Chelsea on Saturday won the Champions League for the second time as a Kai Havertz goal secured a tense 1-0 victory over Manchester City in Porto, shattering Pep Guardiola’s dream of lifting the trophy for the third time.
Havertz rounded Ederson to score three minutes before halftime at the Estadio do Dragao and the Chelsea players ran to celebrate with the German.
Coach Thomas Tuchel, full of energy on the touchline just like his opposite number, punched the air in celebration, and later jumped with joy on the pitch after Chelsea held on for victory in the second half after City lost distraught skipper Kevin De Bruyne to injury.
The London club finished fourth in the Premier League, a huge 19 points behind champions City, but this, remarkably, was their third win over Guardiola’s side in six weeks.
They ended City’s hopes of a domestic treble when they triumphed in the FA Cup semi-finals last month and delayed their title celebrations with victory in Manchester.
In a final watched by a limited crowd of more than 14,000 fans, who created a raucous atmosphere, they have denied City the first Champions League crown they and Guardiola so crave.
“It was an incredibly tough fight, what a fight. Today they were determined to win this. We wanted to be the stone in their shoe,” Tuchel told BT Sport.
“The effort was huge. We overcame some difficult moments and had a fantastic attitude to defending,” he added.
City had to wait 13 years after being taken over by Abu Dhabi’s Sheikh Mansour just to get to the Champions League final.
They are the eighth consecutive team to lose in their first appearance at this stage. The same misfortune befell Qatar-owned Paris Saint-Germain last year, as well as Tottenham Hotspur when they were beaten by Liverpool in the last all-English final in 2019.
“It is the first time we’re here, we’ll learn, we’ll come back,” Guardiola said.
Chelsea also lost when they first got to the final, on penalties against Manchester United in Moscow in 2008.
They overcame the final hurdle by beating Bayern Munich in a shoot-out in 2012, and they have their second European Cup to move level with Juventus, SL Benfica and Porto as well as another English side, Nottingham Forest.
Their transformation into one of Europe’s super clubs has been down to the riches of Roman Abramovich, their Russian oligarch owner who was in attendance in Portugal.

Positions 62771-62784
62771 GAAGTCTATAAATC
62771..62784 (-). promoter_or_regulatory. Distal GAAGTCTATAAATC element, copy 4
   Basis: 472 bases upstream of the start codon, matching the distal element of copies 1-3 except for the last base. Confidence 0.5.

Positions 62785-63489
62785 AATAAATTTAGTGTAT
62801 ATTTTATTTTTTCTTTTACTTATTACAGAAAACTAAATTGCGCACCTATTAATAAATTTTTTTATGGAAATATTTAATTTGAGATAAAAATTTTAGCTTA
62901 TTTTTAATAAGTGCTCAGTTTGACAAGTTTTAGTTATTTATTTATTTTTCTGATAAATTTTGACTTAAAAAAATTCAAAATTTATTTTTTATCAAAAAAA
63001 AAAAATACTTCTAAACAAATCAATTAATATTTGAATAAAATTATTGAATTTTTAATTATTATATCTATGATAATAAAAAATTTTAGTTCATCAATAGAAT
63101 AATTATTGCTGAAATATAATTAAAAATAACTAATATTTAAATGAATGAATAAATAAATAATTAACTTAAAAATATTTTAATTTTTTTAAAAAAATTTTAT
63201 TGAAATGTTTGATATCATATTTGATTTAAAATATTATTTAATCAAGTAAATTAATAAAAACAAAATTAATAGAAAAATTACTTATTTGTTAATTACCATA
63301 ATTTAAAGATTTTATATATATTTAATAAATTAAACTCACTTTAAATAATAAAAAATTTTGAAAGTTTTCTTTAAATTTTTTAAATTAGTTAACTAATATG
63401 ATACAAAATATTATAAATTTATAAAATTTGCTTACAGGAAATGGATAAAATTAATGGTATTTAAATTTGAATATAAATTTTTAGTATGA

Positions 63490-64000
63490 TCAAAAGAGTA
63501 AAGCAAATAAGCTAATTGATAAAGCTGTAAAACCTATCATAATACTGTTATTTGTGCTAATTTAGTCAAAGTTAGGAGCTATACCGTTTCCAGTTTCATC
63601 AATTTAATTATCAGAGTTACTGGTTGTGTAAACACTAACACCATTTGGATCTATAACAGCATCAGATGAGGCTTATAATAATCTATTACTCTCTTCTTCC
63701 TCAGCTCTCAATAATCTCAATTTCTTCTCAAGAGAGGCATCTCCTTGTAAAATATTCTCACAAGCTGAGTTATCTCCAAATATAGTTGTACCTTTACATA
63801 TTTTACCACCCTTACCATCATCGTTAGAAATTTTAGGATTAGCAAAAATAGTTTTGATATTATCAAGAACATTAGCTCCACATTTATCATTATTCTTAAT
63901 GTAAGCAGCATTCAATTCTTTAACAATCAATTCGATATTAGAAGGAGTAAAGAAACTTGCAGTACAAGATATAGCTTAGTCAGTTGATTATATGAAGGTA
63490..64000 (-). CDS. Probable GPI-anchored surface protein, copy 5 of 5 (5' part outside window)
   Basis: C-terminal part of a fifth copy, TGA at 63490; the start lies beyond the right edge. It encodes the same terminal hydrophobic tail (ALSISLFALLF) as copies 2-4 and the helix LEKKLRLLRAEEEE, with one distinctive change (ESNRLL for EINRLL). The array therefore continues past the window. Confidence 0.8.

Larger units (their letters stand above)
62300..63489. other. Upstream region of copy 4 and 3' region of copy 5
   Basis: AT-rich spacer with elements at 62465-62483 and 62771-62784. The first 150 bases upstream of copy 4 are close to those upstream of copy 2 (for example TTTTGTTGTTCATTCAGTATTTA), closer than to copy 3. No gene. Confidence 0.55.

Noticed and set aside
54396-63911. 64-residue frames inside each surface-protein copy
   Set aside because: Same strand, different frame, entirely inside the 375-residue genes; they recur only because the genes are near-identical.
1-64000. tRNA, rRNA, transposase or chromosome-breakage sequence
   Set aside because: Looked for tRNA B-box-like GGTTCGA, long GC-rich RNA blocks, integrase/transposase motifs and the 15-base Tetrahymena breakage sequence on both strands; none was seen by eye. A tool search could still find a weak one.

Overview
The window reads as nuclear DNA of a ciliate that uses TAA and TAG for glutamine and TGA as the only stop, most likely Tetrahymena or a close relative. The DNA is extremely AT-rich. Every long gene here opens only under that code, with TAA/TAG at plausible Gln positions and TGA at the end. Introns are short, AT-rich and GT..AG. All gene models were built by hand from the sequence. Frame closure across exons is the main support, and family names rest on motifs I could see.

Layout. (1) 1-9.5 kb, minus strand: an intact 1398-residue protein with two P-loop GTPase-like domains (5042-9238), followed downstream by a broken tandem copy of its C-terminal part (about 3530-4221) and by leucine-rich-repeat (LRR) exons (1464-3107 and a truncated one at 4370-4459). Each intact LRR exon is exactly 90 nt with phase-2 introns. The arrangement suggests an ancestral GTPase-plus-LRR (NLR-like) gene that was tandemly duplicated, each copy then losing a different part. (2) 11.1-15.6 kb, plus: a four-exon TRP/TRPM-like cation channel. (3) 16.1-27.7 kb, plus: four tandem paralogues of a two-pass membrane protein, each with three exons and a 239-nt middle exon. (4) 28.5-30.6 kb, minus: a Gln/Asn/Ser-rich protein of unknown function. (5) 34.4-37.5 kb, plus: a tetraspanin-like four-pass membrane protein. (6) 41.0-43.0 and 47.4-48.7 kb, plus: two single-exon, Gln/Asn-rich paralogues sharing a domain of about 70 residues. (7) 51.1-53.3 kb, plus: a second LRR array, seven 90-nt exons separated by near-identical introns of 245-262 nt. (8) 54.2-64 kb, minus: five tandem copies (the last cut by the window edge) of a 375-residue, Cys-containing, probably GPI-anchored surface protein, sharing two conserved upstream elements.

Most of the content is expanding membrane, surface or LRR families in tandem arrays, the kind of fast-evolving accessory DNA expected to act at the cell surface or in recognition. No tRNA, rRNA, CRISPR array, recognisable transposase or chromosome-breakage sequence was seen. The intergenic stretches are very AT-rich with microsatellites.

“It’s such a special occasion. At this moment in time, we’re the best team in the world. You can’t take that away from us,” said Mason Mount, who has been outstanding for the Stamford Bridge side this season.
Chelsea have been transformed since Tuchel was appointed as coach in January, but City were still the favorites after their third Premier League title triumph in four seasons.
For Lee Yang and Wang Chi-lin, there were no chances left: Either beat the world’s top-ranked men’s doubles badminton team from Indonesia for the first time or see their Olympic hopes dashed in the preliminary round. The world No. 3 Taiwanese duo answered the challenge, edging past Marcus Fernaldi Gideon and Kevin Sanjaya Sukamuljo in their final Group A match 21-18, 15-21, 21-17 to qualify for the final eight knockout round. “We finally made it,” Lee wrote on Facebook after beating the Indonesian duo. However, he said that the competition still had a long way to go. “We’re happy not only because
INTO THE SEMIS: Top seed Tai Tzu-ying hit two stunning backhands in quick succession while on the floor in her quarter-final, prompting disbelieving gasps and cheers Taiwanese badminton stars Lee Yang and Wang Chi-lin yesterday advanced to the gold medal match of the men’s doubles, while Taiwanese top seed Tai Tzu-ying got off to a rough start in a nail-biting women’s singles quarter-final against Thailand’s Ratchanok Intanon, but rallied with a series of flash backhand smashes. Lee and Wang beat Indonesia’s Mohammad Ahsan and Hendra Setiawan 21-11, 21-10 in their men’s doubles semi-final to set up a shot at the gold medal against China’s Li Junhui and Liu Yuchen, who had a 24-22, 21-13 win over Malaysia’s Aaron Chia and Soh Wooi Yik. Tai rallied from a game
‘BOSS CHARACTER’: Lee Yang and Wang Chi-lin said they had ‘crawled out of hell’ and have nothing to lose in a match against the world’s No. 2 pairing Badminton duo Lee Yang and Wang Chi-lin made history in Tokyo yesterday by becoming the first Taiwanese shuttlers to advance to an Olympics semi-final after they edged their Japanese rivals in the quarter-finals of the men’s doubles. The world No. 3 Taiwanese duo defeated Hiroyuki Endo and Yuta Watanabe 21-16, 21-19 in 44 minutes at the Musashino Forest Plaza. By reaching the final four, the pair have recorded Taiwan’s best ever showing in Olympic badminton, surpassing a quarter-finals finish by Lee Sheng-mu and Fang Chieh-min in the men’s doubles at the London Games in 2012. After clinching the hard-earned victory, Lee dropped to
CLOSE CALL: In what was almost an upset, Brian Yang kept Chou Tien-chen on his toes for more than an hour, but the world No. 3 managed to hold on for the win Taiwan’s Tai Tzu-ying yesterday reminded the world why she is No. 1 when she had France’s Qi Xuefei struggling to match up through their 25-minute encounter. Tai, who beat Qi 21-10, 21-13, had a rough start to the Tokyo Olympics, taking longer to fend off two hugely inferior opponents earlier in the Games. The 27-year-old has a history of slipping up at the Olympics, despite performing exceptionally in other competitions. Tai, who became world No. 1 in 2016, has won the All England Open title three times and was a gold medalist at the 2018 Asian Games. “This is the first time I